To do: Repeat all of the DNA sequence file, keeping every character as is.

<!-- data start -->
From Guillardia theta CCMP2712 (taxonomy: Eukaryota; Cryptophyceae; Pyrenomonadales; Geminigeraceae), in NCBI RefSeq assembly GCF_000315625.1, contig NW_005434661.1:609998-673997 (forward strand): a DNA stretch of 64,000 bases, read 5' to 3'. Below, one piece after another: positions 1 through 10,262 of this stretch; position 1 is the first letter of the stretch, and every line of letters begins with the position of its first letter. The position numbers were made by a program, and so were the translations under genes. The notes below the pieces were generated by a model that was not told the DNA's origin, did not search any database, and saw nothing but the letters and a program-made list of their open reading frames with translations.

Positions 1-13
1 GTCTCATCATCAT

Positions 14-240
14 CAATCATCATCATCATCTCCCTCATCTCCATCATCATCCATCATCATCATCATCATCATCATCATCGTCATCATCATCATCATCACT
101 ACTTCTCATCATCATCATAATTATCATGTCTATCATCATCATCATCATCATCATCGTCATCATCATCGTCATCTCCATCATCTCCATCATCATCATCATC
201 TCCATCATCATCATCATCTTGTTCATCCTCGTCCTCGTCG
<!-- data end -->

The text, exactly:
From Guillardia theta CCMP2712 (taxonomy: Eukaryota; Cryptophyceae; Pyrenomonadales; Geminigeraceae), in NCBI RefSeq assembly GCF_000315625.1, contig NW_005434661.1:609998-673997 (forward strand): a DNA stretch of 64,000 bases, read 5' to 3'. Below, one piece after another: positions 1 through 10,262 of this stretch; position 1 is the first letter of the stretch, and every line of letters begins with the position of its first letter. The position numbers were made by a program, and so were the translations under genes. The notes below the pieces were generated by a model that was not told the DNA's origin, did not search any database, and saw nothing but the letters and a program-made list of their open reading frames with translations.

Positions 1-13
1 GTCTCATCATCAT

Positions 14-240
14 CAATCATCATCATCATCTCCCTCATCTCCATCATCATCCATCATCATCATCATCATCATCATCATCGTCATCATCATCATCATCACT
101 ACTTCTCATCATCATCATAATTATCATGTCTATCATCATCATCATCATCATCATCGTCATCATCATCGTCATCTCCATCATCTCCATCATCATCATCATC
201 TCCATCATCATCATCATCTTGTTCATCCTCGTCCTCGTCG